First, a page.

Saturday, April 29, 2006

And The Beat Goes On

It was my dad's generation, really, that gave me my real heros, those guys who'd come of age through The Great Depression and fought in the Big One, the last justifiable war, the global conflagration where the good guys were called The Allies and the bad guys were The Axis. "Cobelligerants" we called them. Had our side been defeated I suppose that would have been looked upon as just the primary. Would the Germans then have then duked it out with the Japanese?

My dad had been a bit of a maverick in his day, spent a couple years in art school in Boston, but then settled down in the family clothing store in New Bedford, got married, got his wife pregnant, and joined the Army Air Corps. He learned to fly a B-29 but suffered from atltitude sickness in those days of unpressurized planes. He made sergeant and spent time in Calcutta and Bombay, India before ending up on the island of Tinian in the Mariannas, the base that saw most of the bombing raids on Japan originate. Both atomic bombs took off from there. His job was issuing the fuses that were installed in the bombs before the planes took off. I always had the feeling that his pride in issuing those two fuses was mixed with more than a little guilt about the devastation and all the lives that were lost.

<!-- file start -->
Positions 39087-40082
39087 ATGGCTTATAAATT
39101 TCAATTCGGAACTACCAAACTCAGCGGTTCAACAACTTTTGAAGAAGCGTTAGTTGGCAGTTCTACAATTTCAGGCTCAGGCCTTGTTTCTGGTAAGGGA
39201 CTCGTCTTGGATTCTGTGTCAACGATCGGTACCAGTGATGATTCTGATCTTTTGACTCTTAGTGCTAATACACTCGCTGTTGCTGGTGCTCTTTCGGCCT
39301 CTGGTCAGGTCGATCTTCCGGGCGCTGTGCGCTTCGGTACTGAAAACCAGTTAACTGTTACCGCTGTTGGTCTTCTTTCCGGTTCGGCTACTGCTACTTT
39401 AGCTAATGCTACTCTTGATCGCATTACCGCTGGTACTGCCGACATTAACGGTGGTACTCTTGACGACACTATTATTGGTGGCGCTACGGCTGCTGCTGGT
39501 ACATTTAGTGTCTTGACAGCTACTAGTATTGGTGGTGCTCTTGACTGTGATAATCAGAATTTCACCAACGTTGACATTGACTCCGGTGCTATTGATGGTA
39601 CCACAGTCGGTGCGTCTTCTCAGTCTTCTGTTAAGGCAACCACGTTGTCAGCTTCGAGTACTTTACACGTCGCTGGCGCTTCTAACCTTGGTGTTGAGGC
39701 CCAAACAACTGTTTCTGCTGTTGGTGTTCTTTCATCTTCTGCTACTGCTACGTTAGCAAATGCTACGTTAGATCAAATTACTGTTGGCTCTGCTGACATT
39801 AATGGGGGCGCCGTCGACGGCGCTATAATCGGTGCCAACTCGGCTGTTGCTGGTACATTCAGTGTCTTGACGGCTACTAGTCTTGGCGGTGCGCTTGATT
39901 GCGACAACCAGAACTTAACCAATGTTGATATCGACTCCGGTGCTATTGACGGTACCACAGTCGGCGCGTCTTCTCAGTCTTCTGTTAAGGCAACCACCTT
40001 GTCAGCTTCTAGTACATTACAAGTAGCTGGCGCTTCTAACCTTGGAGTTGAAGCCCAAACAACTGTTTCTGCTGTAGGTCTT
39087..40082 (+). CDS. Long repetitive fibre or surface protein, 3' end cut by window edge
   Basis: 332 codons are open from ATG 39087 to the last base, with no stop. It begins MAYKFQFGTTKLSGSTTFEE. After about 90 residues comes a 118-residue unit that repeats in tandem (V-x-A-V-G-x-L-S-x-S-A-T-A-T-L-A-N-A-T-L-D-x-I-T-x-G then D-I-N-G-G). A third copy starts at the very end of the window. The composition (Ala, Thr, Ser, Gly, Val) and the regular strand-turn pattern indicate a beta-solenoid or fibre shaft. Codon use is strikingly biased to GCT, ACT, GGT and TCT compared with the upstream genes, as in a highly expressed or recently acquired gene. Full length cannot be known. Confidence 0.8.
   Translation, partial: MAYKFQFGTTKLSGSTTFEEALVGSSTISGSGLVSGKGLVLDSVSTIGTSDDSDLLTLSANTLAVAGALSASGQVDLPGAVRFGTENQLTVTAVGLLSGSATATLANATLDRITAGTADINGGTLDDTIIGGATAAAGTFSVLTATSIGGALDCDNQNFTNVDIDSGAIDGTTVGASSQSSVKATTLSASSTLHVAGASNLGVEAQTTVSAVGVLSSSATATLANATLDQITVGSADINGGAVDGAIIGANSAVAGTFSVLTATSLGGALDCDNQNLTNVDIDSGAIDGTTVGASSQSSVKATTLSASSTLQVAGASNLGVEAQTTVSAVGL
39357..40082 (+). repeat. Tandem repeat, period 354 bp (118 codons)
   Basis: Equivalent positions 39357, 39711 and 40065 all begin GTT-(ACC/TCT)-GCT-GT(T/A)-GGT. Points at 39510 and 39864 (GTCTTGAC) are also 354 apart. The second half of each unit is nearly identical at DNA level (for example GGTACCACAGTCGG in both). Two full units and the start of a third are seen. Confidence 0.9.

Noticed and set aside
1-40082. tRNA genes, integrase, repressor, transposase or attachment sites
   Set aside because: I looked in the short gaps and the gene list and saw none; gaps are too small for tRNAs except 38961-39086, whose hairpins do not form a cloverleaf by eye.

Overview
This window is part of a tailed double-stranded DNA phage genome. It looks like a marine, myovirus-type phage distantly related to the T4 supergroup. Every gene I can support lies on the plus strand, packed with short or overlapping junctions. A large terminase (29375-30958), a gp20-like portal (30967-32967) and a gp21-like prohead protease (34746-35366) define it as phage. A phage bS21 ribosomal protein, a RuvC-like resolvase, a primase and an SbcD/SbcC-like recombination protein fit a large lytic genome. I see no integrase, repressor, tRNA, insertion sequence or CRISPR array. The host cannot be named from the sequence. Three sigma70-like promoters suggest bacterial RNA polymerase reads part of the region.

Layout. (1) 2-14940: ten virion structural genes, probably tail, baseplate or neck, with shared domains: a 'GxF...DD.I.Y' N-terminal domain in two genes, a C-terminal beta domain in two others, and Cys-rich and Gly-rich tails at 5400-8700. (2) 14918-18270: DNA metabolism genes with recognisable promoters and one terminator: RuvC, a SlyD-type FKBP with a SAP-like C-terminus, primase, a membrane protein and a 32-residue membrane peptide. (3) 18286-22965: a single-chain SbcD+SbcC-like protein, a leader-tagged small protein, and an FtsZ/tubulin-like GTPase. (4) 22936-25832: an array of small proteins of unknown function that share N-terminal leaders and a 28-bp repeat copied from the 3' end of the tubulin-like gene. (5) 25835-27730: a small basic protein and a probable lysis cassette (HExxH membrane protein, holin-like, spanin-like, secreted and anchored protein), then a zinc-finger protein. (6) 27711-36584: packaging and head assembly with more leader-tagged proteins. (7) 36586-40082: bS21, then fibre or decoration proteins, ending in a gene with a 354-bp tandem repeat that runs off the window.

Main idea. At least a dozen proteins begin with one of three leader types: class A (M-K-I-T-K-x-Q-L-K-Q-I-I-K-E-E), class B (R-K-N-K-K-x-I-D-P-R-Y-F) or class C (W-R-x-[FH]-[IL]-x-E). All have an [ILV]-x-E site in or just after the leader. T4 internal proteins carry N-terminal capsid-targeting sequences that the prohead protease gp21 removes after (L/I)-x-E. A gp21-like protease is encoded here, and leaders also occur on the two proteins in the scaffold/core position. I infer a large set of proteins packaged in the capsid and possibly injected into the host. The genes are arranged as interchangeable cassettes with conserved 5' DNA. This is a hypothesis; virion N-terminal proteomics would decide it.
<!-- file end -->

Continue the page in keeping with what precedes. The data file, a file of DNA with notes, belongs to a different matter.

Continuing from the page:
Those guys fighting the war weren't my heros, not the ones I was referring to anyway. In my teens I discovered some writers of his generation. I devoured the writings of Borroughs, Kerouac, and Ginsberg. Jack Kerouac was a fellow son of Massachusettes, growing up in a mill town not unlike my hometown of New Bedford, and I could relate to that. Allen spelled his name differently than I did but he was also Jewish, so it was easy to make a connection. It wasn't until I'd read Howl, On the Road, The Town And The City, and The Dahrma Bums, and was starting to explore the philosophy of Zen Buddism, that it hit me - these super hip heros of mine were the same generation as my dad!

He and I had many late night conversations. He too read those books at my urging, but he was too much a product of middle class upbringing and the needs of his family to fully embrace the new outlook. I wasn't.

Eight or ten years later, living in Miami, I was working for The Daily Planet, an underground newspaper. Today we call them "counterculture" papers. Ginsberg was in town to give a lecture, or maybe it was a poetry reading. I don't remember. He'd become a very out spoken and respected personage. There was a press conference in the newspaper's office. That was back in the days when TV meant shooting film. I loved it. The TV guys always lit for 1/125 at f/8 if I was shooting Tri-X because that was the same as High Speed Ektachrome Type B (tungsten balance) with 1/50 atf /5.6.

I had no real reason to shoot some color that day. We ran only B&W in the paper. I guess I thought "Maybe for stock". Who knows. I shot both. I had a 50mm f/1.4 Nikkor on my Leica M4. Over the years the color has shifted a bit, gotten a little warmer, but it's still believeable.


Post a Comment

Links to this post:

Create a Link

<< Home